Comorbidity of mental disorders and substance use: a brief guide for the primary care clinician
2. Management of people with comorbidity of mental disorders and substance use
Mental disorders and substance use occur together very frequently and can interact negatively on one another.
Little evidence is available to allow advice about safe levels of substance use in people with mental disorders. Safe levels of consumption in the general population may cause severe adverse effects in people with mental disorders1,2. The assumption should be that any substance use has the potential to cause deleterious effects on the comorbid mental disorder.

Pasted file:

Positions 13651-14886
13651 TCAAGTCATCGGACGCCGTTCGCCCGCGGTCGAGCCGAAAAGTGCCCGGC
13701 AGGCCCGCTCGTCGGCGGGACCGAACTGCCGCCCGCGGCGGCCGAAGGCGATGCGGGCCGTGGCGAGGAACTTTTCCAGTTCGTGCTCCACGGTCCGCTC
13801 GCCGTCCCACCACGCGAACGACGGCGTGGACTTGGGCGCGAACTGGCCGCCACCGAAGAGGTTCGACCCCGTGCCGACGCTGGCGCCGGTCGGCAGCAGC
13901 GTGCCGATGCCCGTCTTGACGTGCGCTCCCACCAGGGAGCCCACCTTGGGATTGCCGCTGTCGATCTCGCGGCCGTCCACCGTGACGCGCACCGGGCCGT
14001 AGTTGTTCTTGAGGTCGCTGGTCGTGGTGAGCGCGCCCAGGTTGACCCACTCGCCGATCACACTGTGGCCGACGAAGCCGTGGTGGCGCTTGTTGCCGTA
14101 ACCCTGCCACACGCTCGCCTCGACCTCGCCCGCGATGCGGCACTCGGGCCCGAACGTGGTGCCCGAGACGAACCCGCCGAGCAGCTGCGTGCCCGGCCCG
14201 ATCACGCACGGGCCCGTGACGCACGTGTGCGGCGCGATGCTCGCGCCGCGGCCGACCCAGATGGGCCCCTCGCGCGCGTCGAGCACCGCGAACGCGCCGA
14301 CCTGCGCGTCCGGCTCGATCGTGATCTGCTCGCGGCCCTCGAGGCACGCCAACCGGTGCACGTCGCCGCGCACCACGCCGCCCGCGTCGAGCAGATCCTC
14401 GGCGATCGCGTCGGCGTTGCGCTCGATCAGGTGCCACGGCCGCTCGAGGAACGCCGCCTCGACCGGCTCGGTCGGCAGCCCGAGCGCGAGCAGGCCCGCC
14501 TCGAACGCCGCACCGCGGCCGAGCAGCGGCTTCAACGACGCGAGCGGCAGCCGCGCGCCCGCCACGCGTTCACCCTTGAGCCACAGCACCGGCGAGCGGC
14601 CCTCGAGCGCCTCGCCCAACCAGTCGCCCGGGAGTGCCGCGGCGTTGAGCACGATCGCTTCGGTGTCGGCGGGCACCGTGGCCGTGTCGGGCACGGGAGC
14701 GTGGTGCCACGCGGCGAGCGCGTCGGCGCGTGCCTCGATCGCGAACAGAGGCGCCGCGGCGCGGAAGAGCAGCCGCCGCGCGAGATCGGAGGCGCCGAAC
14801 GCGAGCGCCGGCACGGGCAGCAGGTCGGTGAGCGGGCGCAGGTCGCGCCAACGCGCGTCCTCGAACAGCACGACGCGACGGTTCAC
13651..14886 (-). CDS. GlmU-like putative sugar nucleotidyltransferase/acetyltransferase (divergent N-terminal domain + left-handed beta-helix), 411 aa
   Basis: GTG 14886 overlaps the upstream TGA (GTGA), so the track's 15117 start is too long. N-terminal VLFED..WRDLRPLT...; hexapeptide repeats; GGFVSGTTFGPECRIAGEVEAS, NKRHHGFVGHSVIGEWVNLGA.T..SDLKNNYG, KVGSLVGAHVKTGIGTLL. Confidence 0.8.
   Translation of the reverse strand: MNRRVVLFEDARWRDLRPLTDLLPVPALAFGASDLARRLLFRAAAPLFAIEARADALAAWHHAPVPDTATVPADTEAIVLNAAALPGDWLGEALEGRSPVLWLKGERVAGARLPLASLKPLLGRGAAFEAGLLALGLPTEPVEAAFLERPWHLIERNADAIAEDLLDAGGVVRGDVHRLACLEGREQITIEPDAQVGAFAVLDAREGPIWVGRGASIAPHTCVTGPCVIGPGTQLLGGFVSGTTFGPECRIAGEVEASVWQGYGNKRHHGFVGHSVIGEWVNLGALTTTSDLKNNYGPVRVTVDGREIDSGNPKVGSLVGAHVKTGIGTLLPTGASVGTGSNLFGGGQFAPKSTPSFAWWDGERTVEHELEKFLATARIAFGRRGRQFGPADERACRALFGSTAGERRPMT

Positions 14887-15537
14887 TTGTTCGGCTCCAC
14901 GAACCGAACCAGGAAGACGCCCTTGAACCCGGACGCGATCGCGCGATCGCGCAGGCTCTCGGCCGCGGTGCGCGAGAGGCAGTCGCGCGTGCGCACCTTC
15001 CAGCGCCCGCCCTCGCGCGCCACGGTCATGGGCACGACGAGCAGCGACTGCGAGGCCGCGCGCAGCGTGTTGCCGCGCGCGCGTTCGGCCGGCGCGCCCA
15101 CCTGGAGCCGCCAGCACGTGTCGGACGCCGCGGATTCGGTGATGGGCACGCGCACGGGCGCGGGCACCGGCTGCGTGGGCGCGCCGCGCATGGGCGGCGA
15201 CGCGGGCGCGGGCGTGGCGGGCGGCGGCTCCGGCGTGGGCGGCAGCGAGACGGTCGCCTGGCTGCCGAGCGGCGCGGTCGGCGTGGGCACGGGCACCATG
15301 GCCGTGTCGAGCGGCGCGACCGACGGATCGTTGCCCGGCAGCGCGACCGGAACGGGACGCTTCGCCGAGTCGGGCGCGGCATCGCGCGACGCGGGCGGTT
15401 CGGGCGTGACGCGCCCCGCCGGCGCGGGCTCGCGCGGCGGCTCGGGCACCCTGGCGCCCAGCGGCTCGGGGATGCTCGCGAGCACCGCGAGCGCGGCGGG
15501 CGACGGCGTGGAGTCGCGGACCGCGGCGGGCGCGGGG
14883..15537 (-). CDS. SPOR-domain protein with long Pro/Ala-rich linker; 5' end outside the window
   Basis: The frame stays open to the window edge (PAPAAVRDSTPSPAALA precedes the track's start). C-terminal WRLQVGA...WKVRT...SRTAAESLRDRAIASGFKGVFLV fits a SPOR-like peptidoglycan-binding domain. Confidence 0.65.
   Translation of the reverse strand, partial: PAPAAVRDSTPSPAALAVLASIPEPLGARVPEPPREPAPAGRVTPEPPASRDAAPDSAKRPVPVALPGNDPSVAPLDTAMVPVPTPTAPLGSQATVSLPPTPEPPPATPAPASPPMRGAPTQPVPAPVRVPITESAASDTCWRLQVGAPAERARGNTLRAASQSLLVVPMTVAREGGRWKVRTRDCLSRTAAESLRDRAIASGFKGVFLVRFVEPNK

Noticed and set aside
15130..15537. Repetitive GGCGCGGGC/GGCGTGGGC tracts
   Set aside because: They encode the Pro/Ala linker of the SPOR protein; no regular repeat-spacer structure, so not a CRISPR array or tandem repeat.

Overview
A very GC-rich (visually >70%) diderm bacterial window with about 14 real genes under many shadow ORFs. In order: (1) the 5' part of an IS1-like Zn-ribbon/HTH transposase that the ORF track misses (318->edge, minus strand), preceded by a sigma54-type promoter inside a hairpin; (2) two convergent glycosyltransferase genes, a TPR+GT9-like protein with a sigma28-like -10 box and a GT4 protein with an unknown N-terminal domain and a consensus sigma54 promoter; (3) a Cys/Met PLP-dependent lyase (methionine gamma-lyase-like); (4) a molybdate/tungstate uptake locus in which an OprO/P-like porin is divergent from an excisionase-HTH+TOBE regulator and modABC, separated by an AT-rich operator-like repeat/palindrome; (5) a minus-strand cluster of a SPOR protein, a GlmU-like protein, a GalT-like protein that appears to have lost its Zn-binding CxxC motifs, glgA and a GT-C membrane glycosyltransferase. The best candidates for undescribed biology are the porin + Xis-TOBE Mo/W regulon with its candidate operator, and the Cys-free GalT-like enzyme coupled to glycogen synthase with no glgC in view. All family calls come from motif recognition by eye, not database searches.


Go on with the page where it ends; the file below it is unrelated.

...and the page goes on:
The management of comorbid mental disorders and substance use requires a long-term perspective. Actual clinician interventions may be brief or extended over a period of time. A doctor-patient relationship based on honesty, trust and respect will form the basis for effective therapy. Active listening skills and a patient-centred clinical method should be used to establish rapport and develop a common understanding of the problems and an agreed management plan.
1Substance use: is intended to be a non-quantitative term for the consumption of a substance. The risk associated with the use may range from low tohigh. It does not necessarily imply dependent use.
2Substance misuse: is a term for the consumption of a substance where the risk associated with the use is moderate or high, or where a substance is notbeing used for its intended therapeutic purpose, or use exceeds recommended therapeutic quantities.